- Lead researcher Dr Jackie Price said: “Either hypos lead to cog­ni­tive decline, or cog­ni­tive decline makes it more dif­fi­cult for peo­ple to man­age their dia­betes, which in turn causes more hypos.

- “A third expla­na­tion could be that a third uniden­ti­fied fac­tor is caus­ing both the hypos and the cog­ni­tive decline.”

Art Kramer on Why We Need Walking Book Clubs

Dr. Arthur Kramer is a Pro­fes­sor in the Uni­ver­sity of Illi­nois Depart­ment of Psy­chol­ogy, the Cam­pus Neu­ro­science Pro­gram, the Beck­man Insti­tute, and the Direc­tor of the Art KramerBio­med­ical Imag­ing Cen­ter at the Uni­ver­sity of Illinois.

I am hon­ored to inter­view him today.

Dr. Kramer, thank you for your time. Let’ start by try­ing to clar­ify some exist­ing mis­con­cep­tions and con­tro­ver­sies. Based on what we know today, and your recent Nature piece (Note: ref­er­enced below), what are the 2–3 key lifestyle habits would you sug­gest to a per­son who wants to delay Alzheimer’s symp­toms and improve over­all brain health?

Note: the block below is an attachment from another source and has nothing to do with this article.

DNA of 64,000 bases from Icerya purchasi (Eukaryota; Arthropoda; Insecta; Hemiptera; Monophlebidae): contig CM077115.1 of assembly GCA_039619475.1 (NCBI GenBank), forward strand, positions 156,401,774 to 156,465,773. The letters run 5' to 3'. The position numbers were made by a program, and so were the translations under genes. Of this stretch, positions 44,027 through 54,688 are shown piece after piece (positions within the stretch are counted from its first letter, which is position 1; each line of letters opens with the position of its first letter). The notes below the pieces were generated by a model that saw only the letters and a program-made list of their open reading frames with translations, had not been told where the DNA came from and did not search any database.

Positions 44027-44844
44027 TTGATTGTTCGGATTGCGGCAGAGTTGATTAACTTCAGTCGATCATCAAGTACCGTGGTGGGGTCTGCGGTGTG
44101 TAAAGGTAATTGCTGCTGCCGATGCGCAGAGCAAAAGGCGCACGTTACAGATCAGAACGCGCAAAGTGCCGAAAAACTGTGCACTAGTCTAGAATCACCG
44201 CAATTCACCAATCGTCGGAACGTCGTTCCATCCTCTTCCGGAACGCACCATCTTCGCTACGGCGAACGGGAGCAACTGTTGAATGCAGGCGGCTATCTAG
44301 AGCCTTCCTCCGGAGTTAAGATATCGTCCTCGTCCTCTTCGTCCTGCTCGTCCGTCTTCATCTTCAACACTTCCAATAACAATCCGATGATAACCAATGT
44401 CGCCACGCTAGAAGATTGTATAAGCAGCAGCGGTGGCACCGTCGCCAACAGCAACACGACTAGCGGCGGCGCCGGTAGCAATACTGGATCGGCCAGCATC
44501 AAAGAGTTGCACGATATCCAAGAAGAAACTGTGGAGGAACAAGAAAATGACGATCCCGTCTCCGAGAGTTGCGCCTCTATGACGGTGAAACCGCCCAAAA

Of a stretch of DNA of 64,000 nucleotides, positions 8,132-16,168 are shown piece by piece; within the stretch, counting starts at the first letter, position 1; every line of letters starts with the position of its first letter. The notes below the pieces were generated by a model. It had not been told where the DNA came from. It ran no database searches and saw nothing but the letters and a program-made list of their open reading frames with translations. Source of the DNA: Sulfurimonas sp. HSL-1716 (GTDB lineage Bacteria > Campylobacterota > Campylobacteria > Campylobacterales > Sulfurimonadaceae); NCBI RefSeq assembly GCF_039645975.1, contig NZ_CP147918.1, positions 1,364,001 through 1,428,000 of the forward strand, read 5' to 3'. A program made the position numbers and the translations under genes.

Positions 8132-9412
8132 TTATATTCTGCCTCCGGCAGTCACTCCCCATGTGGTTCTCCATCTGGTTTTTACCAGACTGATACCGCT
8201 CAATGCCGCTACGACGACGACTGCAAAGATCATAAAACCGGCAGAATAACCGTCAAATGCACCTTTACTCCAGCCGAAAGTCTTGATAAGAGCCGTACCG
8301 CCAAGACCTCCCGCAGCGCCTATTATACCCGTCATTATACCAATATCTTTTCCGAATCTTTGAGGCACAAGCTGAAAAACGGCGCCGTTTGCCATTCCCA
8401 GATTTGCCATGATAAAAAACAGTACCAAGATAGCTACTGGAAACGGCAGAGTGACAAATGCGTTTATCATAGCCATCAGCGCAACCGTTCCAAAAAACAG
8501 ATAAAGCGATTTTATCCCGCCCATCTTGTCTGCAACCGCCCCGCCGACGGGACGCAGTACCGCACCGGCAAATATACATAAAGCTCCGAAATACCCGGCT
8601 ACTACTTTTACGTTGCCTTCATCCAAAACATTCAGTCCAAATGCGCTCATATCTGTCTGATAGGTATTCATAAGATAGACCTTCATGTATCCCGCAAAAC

First, Be Active. Do phys­i­cal exer­cise. Aer­o­bic exer­cise, 30 to 60 min­utes per day 3 days per week, has been shown to have an impact in a vari­ety of exper­i­ments. And you don’t need to do some­thing stren­u­ous: even walk­ing has shown that effect. There are many open ques­tions in terms of spe­cific types of exer­cise, dura­tion, mag­ni­tude of effect but, as we wrote in our recent Nature Reviews Neu­ro­science arti­cle, there is lit­tle doubt that lead­ing a seden­tary life is bad for our cog­ni­tive health. Car­dio­vas­cu­lar exer­cise seems to have a pos­i­tive effect.

Sec­ond, Main­tain Life­long Intel­lec­tual Engage­ment. There is abun­dant prospec­tive obser­va­tional research show­ing that doing more men­tally stim­u­lat­ing activ­i­ties reduces the risk of devel­op­ing Alzheimer’s symptoms.

Let me add, given all media hype, that no “brain game” in par­tic­u­lar has been shown to have a long-term impact on Alzheimer’s or the main­te­nance of cog­ni­tion across extended peri­ods of time. It is too early for that-and con­sumers should be aware of that fact. It is true that some com­pa­nies are being more science-based than oth­ers but, in my view, the consumer-oriented field is grow­ing faster than the research is.